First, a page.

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ARTICLE |

Three Patients Who Spontaneously Developed Persistent Hypothyroidism During or Following Treatment With Antithyroid Drugs for Graves' Hyperthyroidism

Chiaki Shigemasa, MD; Yasuo Mitani, MD; Shinichi Taniguchi, MD; Toshiaki Adachi, MD; Yoshihiko Ueta, MD; Keita Urabe, MD; Satoshi Miyazaki, MD; Takashi Tanaka, MD; Akio Yoshida, MD; Hiroto Mashiba, MD
Arch Intern Med. 1990;150(5):1105-1109. doi:10.1001/archinte.1990.00390170129028.
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• Three patients with Graves' disease who spontaneously developed hypothyroidism after treatment with antithyroid drugs are described herein. Patient 1 developed a painful tender thyroid enlargement with a fever and accelerated erythrocyte sedimentation rate when she was receiving maintenance therapy with methimazole, and she progressed to persistent hypothyroidism with increased titers of antithyroglobulin and antimicrosomal antibodies and marked reduction of goiter size within the subsequent 2 months. Thyroid-stimulating hormone–binding inhibitory immunoglobulins (TBIls) and thyroid stimulation-blocking antibody (TSBAb) were absent when she was hypothyroid. Hypothyroidism probably resulted from autoimmune thyroid destruction due to subacute aggravation of Hashimoto's thyroiditis. During the clinical course of patient 2, accelerated erythrocyte sedimentation rate and later transient increases of antimicrosomal and antithyroglobulin antibody titers were observed repeatedly (four times), and she finally fell into overt hypothyroidism. She also had negative results of tests for TBII and TSBAb. Her hypothyroidism appeared to result from repeated thyroid destruction due to aggravation of Hashimoto's thyroiditis. Patient 3 fell into hypothyroidism when receiving a small dosage of methimazole. The TBII and TSBAb were strongly active when she developed hypothyroidism, which thus seemed to be due to blocking antibody. Patients with Graves' hyperthyroidism may eventually progress to hypothyroidism later by several different mechanisms. Severe and sudden or slowly repeated thyroid destruction due to aggravation of Hashimoto's thyroiditis is one mechanism. Another may be the appearance of a blocking antibody to the TSH receptor.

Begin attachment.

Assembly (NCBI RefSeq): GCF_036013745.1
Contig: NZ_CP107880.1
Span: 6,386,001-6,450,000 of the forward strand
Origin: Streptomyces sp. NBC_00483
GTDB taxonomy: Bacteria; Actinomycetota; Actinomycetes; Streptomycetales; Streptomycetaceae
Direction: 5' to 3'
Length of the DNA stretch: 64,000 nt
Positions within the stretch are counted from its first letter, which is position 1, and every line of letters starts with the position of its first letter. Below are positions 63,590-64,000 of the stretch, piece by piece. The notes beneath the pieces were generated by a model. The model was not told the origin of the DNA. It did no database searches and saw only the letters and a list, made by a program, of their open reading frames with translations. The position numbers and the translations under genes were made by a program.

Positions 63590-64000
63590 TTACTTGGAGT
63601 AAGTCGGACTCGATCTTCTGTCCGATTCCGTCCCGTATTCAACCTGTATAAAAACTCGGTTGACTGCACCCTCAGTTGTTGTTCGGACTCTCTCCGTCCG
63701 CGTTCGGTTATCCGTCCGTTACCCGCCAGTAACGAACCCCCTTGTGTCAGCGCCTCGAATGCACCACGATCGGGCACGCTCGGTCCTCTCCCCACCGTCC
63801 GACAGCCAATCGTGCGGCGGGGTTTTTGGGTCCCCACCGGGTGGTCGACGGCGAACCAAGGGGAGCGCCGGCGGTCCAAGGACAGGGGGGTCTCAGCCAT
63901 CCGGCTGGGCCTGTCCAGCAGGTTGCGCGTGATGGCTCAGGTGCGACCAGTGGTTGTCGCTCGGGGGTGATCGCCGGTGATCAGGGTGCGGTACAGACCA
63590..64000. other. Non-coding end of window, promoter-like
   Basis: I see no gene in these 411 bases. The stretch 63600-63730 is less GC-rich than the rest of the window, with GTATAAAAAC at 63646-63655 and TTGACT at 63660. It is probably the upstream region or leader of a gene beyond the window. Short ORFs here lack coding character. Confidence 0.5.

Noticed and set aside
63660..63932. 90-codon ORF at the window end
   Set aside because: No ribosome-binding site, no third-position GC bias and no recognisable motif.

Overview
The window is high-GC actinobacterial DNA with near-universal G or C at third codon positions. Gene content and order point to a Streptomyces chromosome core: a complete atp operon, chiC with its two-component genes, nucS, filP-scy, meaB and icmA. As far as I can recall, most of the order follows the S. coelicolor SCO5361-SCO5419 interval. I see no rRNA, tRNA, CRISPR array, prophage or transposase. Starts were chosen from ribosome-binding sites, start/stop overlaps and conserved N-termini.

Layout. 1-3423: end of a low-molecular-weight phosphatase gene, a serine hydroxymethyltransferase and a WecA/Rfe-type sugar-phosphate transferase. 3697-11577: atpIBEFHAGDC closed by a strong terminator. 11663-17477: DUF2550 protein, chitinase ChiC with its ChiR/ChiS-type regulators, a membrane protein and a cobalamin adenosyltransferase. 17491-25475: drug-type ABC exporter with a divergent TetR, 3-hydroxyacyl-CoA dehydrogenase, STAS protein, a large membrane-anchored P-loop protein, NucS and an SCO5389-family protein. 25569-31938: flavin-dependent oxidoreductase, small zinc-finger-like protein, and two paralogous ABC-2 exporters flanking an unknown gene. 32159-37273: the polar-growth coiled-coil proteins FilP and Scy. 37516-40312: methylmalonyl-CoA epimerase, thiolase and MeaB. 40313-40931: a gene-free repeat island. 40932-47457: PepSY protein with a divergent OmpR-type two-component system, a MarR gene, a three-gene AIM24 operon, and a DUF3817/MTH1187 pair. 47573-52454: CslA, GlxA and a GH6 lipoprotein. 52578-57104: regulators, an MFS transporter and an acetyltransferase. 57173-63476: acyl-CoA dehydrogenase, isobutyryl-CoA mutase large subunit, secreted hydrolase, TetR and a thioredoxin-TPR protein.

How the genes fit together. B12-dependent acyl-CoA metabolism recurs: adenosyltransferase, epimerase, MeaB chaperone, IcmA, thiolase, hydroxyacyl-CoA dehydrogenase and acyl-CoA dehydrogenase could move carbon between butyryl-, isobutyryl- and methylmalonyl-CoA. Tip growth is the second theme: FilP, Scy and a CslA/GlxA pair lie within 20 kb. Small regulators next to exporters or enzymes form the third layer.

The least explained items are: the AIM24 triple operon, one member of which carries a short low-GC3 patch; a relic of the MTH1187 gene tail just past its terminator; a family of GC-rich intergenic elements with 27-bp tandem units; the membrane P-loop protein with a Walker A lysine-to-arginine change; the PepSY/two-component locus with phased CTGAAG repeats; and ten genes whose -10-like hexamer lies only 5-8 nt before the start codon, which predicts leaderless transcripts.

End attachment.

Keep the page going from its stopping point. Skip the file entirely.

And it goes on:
(Arch Intern Med. 1990;150:1105-1109)

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